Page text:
Radio communications with drivers are broadcast, and the public can listen in on the Formula 1 TV coverage, as can viewers of “Drive to Survive” on Netflix. Teams also listen to each other to gain information on their rivals.
Engineers will often talk to their drivers in code, such as “Plan A” or “Plan B” to communicate strategy. Gannon said it was about “finding the right balance of getting the right information without giving everything away.”
But internal radio communications remain private, meaning teams can discuss plans openly before taking it to the driver. Monaghan of Red Bull helps oversee its operations during a race and can “talk to anybody within the garage during the race, on the pit wall or whatever members of the team, whether it’s here at the circuit or in our operations room.”
The race engineer is normally the only person to speak directly to a driver during a race, preventing a distracting overload of information with multiple voices talking at the same time.
This means the person in charge of the team rarely talks to the driver during a race. Toto Wolff, the team principal of Mercedes, said he had been “trying to resist pushing the button” to activate his radio channel to the driver for the past 10 years, intervening only when necessary.
“One voice speaks to the drivers, unless there’s something else happening,” Wolff said. “For them it’s good, they know the words, they know the tonality of their engineer, so you don’t want to disturb them.”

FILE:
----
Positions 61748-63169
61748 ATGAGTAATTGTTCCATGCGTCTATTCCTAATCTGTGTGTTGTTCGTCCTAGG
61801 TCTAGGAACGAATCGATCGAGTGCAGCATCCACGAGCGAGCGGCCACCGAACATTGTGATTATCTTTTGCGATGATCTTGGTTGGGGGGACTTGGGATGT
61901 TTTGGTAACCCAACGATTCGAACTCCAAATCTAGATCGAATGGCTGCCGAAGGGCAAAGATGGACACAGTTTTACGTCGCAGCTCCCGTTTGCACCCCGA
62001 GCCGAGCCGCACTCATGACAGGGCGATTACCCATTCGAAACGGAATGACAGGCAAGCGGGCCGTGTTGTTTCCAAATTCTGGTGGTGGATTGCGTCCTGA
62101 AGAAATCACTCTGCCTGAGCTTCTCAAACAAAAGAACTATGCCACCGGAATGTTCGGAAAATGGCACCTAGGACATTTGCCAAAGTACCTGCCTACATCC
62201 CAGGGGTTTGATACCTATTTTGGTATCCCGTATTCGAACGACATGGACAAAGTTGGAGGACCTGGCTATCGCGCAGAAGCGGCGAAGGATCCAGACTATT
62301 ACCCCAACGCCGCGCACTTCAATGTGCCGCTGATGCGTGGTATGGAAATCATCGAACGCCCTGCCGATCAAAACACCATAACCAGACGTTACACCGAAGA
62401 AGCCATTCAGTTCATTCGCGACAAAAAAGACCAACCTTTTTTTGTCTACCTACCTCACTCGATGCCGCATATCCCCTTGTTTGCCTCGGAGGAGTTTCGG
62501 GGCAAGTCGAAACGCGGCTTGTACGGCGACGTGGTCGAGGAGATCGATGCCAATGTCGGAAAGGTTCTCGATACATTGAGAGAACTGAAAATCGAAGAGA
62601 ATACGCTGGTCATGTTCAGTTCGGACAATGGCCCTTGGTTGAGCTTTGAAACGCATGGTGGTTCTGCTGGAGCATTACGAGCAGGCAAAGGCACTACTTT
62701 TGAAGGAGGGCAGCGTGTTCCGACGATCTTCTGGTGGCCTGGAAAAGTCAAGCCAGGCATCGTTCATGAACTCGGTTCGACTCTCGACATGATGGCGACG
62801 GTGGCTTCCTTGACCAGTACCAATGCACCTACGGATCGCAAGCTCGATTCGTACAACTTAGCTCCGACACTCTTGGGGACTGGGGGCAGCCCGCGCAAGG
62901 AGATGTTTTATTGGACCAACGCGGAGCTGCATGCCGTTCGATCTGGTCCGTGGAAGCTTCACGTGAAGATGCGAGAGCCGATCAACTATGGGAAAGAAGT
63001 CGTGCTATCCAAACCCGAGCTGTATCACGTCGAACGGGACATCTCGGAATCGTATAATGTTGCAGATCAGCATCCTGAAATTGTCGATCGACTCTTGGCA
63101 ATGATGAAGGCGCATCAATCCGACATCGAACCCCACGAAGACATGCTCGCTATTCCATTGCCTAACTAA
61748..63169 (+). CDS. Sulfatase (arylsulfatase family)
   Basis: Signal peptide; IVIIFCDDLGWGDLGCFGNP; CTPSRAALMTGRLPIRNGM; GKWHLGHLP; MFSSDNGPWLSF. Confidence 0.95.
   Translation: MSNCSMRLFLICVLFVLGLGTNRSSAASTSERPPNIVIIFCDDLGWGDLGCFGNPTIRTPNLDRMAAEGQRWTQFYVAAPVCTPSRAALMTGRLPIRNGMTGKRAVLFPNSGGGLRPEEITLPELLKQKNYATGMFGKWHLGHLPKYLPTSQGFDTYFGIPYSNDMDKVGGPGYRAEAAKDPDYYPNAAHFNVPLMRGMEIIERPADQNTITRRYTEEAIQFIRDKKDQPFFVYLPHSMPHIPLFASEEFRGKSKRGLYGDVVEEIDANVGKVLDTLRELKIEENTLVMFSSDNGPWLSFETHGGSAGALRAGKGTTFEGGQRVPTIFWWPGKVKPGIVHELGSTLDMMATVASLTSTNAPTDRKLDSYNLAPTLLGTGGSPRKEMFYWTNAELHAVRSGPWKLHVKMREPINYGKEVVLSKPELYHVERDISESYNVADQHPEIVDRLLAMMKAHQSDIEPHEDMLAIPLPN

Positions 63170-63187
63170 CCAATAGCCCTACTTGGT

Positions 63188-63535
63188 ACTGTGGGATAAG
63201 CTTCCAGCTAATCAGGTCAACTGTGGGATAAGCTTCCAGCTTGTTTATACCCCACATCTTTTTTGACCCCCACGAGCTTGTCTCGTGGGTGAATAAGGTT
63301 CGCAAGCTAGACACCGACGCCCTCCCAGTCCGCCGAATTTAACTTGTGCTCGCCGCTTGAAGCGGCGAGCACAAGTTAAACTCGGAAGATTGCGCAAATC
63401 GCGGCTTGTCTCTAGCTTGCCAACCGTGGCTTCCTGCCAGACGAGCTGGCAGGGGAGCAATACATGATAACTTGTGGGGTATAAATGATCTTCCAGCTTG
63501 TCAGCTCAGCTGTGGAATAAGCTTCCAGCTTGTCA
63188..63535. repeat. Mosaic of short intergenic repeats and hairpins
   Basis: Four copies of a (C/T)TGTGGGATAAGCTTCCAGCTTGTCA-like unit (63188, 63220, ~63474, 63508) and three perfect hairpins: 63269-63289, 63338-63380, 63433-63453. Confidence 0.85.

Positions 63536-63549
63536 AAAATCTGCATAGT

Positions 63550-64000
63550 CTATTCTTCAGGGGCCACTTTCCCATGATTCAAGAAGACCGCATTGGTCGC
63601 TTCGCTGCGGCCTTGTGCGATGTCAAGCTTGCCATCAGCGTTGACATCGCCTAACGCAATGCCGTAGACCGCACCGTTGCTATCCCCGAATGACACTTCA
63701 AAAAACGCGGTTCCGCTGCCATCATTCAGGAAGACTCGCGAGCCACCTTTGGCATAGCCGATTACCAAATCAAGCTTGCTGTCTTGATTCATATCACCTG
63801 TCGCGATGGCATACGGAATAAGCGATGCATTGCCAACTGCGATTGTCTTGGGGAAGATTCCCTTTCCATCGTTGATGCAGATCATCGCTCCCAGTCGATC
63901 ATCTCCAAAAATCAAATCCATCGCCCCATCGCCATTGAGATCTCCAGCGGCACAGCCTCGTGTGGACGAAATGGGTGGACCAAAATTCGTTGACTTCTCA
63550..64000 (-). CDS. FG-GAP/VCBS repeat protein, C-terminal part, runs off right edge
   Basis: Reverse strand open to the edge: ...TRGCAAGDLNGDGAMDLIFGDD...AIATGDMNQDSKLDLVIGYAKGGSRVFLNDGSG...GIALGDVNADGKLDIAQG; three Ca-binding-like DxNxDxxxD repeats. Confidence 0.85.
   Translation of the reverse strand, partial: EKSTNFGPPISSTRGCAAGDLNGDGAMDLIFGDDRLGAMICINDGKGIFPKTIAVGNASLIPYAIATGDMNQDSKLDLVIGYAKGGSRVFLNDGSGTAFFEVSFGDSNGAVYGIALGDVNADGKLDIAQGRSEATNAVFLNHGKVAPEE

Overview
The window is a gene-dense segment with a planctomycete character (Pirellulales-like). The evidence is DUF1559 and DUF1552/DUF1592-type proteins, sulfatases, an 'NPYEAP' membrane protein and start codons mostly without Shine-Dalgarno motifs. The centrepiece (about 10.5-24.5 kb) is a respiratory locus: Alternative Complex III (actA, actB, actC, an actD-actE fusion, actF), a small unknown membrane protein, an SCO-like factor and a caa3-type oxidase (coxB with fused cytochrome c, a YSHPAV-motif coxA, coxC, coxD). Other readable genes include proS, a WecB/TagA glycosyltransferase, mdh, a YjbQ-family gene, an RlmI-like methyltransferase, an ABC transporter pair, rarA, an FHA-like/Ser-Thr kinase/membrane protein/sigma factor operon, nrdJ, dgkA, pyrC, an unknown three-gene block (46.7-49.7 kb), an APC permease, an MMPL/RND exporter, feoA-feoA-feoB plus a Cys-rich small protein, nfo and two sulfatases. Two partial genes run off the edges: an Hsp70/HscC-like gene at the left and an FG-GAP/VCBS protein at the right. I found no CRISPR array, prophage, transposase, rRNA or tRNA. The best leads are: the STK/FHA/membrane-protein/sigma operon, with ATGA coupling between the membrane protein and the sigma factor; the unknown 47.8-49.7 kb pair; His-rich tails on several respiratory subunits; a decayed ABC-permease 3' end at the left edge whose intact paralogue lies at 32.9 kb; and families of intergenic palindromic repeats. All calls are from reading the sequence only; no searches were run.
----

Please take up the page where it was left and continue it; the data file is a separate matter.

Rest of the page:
The race engineer will also be the first person to deal with a driver’s emotions during races. Gannon said he had learned to grow a “thick skin” with drivers getting frustrated.
He had to tell Schumacher at the Austrian Grand Prix in July not to overtake his teammate, Kevin Magnussen, despite Schumacher believing he was faster. The team felt passing might give Hamilton, who was following them, a chance to get by them both.
It led to some frustration from Schumacher, who said on the radio, “I don’t agree, like seriously,” but Gannon said it was “what the team needs, so I have to go do it.”
Even seasoned veterans can get frustrated on the radio. At the Dutch Grand Prix in September, a strategic mistake by Mercedes cost Hamilton a chance to fight for the win when the team decided not to have him pit for fresh tires.
“I can’t believe it guys,” Hamilton said on the radio. “You screwed me man. I can’t tell you how pissed I am right now.” Bonnington calmly replied: “Copy Lewis. We’ll chat afterwards.” It defused the situation.
Hamilton said in Mexico last month that Bonnington’s demeanor was vital.
“How calm he’s able to be throughout the race, and how he’s been able to guide and help navigate me through a race, I don’t think there’s many people who could do that,” Hamilton said.
Monaghan said he believed that being a race engineer was a “kind of agony aunt role” that had “a degree of psychology to it.” But he said establishing that bond between the engineer and the driver over the radio was critical.
“If the driver trusts the team and vice versa, then we’re in a position where we’re not doubting one another, questioning one another,” he said. “Then you’re a team and fighting as one.”